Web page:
• MT secures 15-year extensions to 900MHz and 1800MHz concessions.
  • Supreme Court rules NNMH acted “lawfully” in blocking Digi Communications from participating in 2020 multiband auction.

Magyar Telekom stumps up €124m to extend licences

Magyar Telekom stumps up €124m to extend licences

Source: Deutsche Telekom

Magyar Telekom (MT HU) forked out HUF 44.28bn (€124m) to extend licence durations in the 900MHz and 1800MHz frequency bands (see table). The licences were due to expire in April 2022, but now run to 9 April 2037.

Telenor Hungary was the biggest spender in an auction that raised HUF 150.2bn in total.

Provided operators meet certain obligations (the details of which were not made clear), the 15‑year concessions may be extended by five years, to 2042.

It will not entirely be business as usual for MT HU in the 900MHz and 1800MHz frequency bands. The NatCo’s current spectrum allocations are 2×10MHz (900MHz) and 2×15MHz (1800MHz), as opposed to its newly won licence extensions comprising 2×8MHz (900MHz) and 2×20MHz (1800MHz).

Monika Karas, President of Nemzeti Média- és Hírközlési Hatóság (National Media and Infocommunications Authority/NMHH), indicated that extra capacity enabled by 900MHz and 1800MHz airwaves was necessary to maintain mobile services in Hungary.


Cost of extending 900MHz and 1800MHz licences in Hungary

Sources: Operators, Deutsche Telekomwatch.

Magyar Telekom





HUF 18.48bn

HUF 25.8bn

Total: HUF 44.28bn

Telenor Hungary





HUF 32.62bn

HUF 24.2bn

Total: HUF 56.85bn

Vodafone Hungary





HUF 22.7bn

HUF 26.4bn

Total: HUF 49.1bn

The road to 5G

MT HU shelled out a total of HUF 54.24bn in a multiband auction of 700MHz, 2.1GHz, and 3.6GHz frequencies during March 2020 (Deutsche Telekomwatch, #93). Barely two weeks after the auction was done and dusted, the NatCo launched commercial 5G services in the 3.6GHz band. Longstanding network partner Ericsson provided the equipment.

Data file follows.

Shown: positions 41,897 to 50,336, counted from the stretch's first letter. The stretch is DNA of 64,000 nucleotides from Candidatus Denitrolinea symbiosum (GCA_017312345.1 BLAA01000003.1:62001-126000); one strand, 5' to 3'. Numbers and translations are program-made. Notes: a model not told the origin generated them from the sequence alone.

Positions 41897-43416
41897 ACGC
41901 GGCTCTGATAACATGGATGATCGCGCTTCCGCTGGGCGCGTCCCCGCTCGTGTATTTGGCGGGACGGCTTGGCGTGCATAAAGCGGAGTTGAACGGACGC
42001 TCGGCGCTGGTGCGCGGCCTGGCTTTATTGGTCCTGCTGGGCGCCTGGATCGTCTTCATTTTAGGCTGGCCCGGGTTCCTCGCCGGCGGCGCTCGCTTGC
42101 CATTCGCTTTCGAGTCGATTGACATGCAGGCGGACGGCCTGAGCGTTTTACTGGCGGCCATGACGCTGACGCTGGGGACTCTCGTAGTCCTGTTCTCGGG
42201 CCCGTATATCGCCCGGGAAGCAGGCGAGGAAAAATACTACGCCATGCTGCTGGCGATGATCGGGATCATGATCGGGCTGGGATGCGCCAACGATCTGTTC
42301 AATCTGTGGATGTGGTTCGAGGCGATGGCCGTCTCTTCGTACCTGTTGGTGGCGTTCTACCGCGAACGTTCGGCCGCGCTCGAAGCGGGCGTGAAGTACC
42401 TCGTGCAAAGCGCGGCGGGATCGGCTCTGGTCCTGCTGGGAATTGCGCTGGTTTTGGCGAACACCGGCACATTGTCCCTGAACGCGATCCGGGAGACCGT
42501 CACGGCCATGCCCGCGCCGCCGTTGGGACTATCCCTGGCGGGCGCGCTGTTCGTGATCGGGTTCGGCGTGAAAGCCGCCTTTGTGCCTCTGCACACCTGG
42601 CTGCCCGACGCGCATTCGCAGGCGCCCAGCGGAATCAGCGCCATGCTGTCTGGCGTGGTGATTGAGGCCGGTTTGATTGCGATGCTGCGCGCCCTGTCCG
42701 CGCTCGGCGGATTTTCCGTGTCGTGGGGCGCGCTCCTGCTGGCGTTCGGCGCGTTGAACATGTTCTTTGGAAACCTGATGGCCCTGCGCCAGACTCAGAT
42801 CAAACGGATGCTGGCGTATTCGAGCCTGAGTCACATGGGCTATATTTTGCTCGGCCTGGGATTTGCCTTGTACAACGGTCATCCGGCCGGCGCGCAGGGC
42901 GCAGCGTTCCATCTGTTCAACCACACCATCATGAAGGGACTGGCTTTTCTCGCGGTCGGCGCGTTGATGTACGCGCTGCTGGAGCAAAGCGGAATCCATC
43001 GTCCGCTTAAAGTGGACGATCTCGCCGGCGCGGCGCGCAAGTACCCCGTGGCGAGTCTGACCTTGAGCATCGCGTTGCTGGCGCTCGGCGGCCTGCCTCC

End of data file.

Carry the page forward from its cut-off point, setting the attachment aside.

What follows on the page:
In November 2020 — again, using kit from Ericsson — MT HU launched 5G services at 2.1GHz in Budapest, based on Dynamic Spectrum Sharing technology. The NatCo said at the time that it had plans to extend 5G population coverage in Hungary’s capital city to 30% by the end of 2020.

Vodafone was first out of the 5G traps in Hungary, however, launching services in 2019 using 3.6GHz frequencies acquired three years previously.

Digi woes

In early-February 2021, shortly after the 900MHz/1800MHz auction was wrapped up, NNMH appeared to put another issue to bed.

The authority announced that Hungary’s Supreme Court had ruled in its favour over the decision to block Digi Communications, the parent company of pay‑TV and broadband player Digi, from participating in the 2020 multiband auction. Digi Communications subsequently took legal action against NNMH, but the Supreme Court ruled it had acted “lawfully”.

Through what seems a technicality, Digi Communications’ Hungarian subsidiary was not allowed to take part directly in the multiband auction. NNMH took the view, however, that any concessions Digi Communications acquired would simply be handed over to its broadband and pay-TV operation, thus affecting the “purity” of the auction process.

NNMH, somewhat triumphantly, said Digi Communications had no way to appeal the Supreme Court’s decision.